“Many of our guests traveled a long distance to attend the wedding, but I only spoke to them for a minute or two in passing, or not at all. I wish I had made a concerted effort to spend five minutes with everyone at the wedding and visit each table in an organized fashion. It meant a lot to me that everyone came to share our day, but I realized later that some of them didn’t know that because I didn’t take the time to talk to them.” —Lauren, New York, NY 

wedding photo with guests
Photo Credit: Kimbry Studios

Don't Overlook the Details
“Make sure the small things are attended to. For example, I should have checked to make sure the air-conditioning in the ballroom was working. It wasn’t, and our wedding took place on a stifling August night. Everyone was sweating!” —Sarah, Boston, MA

Get Out Save-the-Dates 
“It was a mistake not to send save-the-date cards. Some people I wanted to invite had already made vacation plans by the time they got our invitation, which I sent out too late anyway, only three weeks before the wedding. I could only give the guests five days to reply. Some key people couldn’t attend because they didn’t have enough time to make plans.” —Toni, Shelton, CT 

photo save the dates
Photo Credit: w+e photographie

Allot Enough Time 
“I would have had my cocktail hour actually last longer than an hour. My husband and I were out taking pictures with the bridal party, so by the time we joined everyone else, it was almost over.” —Sarah

Next: Vow Mistakes, Why to Go Pro, Making Compromises, and More ►

Vow to Make it Happen 
“I am glad that we recited the Christian vows at our ceremony, but I also wish that we’d written our own vows, so that we could have expressed what is in our hearts. It is too easy simply to repeat vows. Speaking from the heart would have made it all the more meaningful to us.” —Toni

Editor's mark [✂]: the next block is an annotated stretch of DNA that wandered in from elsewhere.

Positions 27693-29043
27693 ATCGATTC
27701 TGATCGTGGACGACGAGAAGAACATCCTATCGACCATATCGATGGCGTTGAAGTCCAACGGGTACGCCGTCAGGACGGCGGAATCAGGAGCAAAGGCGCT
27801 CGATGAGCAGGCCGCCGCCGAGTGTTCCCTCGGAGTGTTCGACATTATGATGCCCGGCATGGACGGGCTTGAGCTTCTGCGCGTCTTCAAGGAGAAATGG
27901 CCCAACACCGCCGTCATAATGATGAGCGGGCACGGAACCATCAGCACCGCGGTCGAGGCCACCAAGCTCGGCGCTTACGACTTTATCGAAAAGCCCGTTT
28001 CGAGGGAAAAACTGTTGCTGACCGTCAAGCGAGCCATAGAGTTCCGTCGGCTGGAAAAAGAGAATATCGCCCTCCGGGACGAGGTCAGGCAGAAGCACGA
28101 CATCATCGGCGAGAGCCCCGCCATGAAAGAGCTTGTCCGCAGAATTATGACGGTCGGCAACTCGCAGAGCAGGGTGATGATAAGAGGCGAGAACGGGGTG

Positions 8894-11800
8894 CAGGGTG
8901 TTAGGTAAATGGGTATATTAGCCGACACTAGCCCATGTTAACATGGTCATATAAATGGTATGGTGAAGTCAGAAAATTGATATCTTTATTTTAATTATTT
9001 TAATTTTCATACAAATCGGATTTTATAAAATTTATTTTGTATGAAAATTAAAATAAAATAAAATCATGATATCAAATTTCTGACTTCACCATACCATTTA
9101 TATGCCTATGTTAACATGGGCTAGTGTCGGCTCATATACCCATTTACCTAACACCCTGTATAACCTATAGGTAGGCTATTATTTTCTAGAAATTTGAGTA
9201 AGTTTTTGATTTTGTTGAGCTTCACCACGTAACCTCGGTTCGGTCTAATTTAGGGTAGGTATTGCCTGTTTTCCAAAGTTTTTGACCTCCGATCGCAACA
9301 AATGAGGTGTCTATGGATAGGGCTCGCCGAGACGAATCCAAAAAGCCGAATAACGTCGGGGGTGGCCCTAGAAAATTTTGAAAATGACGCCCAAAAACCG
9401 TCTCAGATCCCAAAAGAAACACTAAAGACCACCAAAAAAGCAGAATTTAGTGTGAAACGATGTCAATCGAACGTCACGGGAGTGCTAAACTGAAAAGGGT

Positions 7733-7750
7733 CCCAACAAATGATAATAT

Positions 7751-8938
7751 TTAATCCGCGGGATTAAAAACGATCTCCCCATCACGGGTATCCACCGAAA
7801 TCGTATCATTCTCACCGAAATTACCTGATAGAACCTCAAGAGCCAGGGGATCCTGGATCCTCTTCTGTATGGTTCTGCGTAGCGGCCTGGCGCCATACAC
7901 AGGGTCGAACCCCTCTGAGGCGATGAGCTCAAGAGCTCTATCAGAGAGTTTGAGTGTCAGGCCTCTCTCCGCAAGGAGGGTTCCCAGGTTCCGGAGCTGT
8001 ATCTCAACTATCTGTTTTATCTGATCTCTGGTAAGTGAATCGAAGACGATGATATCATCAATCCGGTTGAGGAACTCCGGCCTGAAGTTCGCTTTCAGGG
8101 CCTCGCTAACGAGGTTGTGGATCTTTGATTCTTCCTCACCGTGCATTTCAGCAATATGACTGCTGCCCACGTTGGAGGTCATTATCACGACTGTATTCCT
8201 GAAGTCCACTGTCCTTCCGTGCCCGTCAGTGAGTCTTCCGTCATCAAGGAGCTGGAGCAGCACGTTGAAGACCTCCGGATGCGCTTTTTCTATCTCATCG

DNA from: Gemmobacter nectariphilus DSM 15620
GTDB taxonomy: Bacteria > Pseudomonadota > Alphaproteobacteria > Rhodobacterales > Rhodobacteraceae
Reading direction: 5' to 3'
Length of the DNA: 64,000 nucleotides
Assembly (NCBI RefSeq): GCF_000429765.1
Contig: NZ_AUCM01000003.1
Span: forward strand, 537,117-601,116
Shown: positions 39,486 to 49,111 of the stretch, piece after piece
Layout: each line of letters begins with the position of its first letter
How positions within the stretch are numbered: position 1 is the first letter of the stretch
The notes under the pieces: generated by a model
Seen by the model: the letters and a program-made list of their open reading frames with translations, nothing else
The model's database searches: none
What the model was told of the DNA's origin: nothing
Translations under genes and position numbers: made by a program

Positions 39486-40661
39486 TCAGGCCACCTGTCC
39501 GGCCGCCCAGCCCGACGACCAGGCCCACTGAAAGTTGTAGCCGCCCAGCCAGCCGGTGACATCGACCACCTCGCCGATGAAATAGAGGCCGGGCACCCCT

Be Attentive to Yourselves 
“We planned special touches for our guests, but we didn’t savor them ourselves. We rented a photo booth so that everyone could take pictures to keep as mementos. But we got so caught up in the whirlwind that we didn’t do it ourselves. It’s important for you to enjoy your entire night and the special parts of it.” —Cara, New York, NY 

Go Pro
“I would have hired a professional, not a pal, to be our videographer. He didn’t have the camera on ‘record’ for ninety-five percent of the ceremony.” —Rob, Los Angeles, CA

Practice Makes Perfect
“I wish I had spent more time planning my speech. Everything was rushed and I didn’t have time to sit down and think about all the things I wanted to say. Plus, my father-in-law gave an amazing speech, so I looked especially bad.” —Michael, New York, NY

best man giving toast
Photo Credit: Timecut Photography

Sweet, Sweet Music
“The mistake I made was choosing the band without hearing them first. My wife hated them. We almost had a blowout at the wedding over it.” —Ryan, Westport, CT

It Takes Two
“I wanted a big bash for our wedding, and I didn’t pay attention when my fiancée said she wanted something smaller. We went ahead and had a huge party; later, she said she felt like I hadn’t been listening to her. If I could do it over again, I would compromise. Believe me, you don’t want to end up with regrets.” —Paul, Philadelphia, PA 

bride and groom
Photo Credit: Sarah Kate Photographer


The rule of the social makeup (for different events) also applies for brides. However, the most important rule is to know how to respect the style of each. According to experts in bridal makeup, if she never makeup cannot opt for a very exaggerated or overdone on her wedding day makeup as it will look very different and uncomfortable. Another basic rule is to have an emergency kit makeup during the religious ceremony and the wedding party. Make sure you have a small bag all the basics such as base, eyeliner, lipstick and concealed if you want to run any tears makeup face of the bride.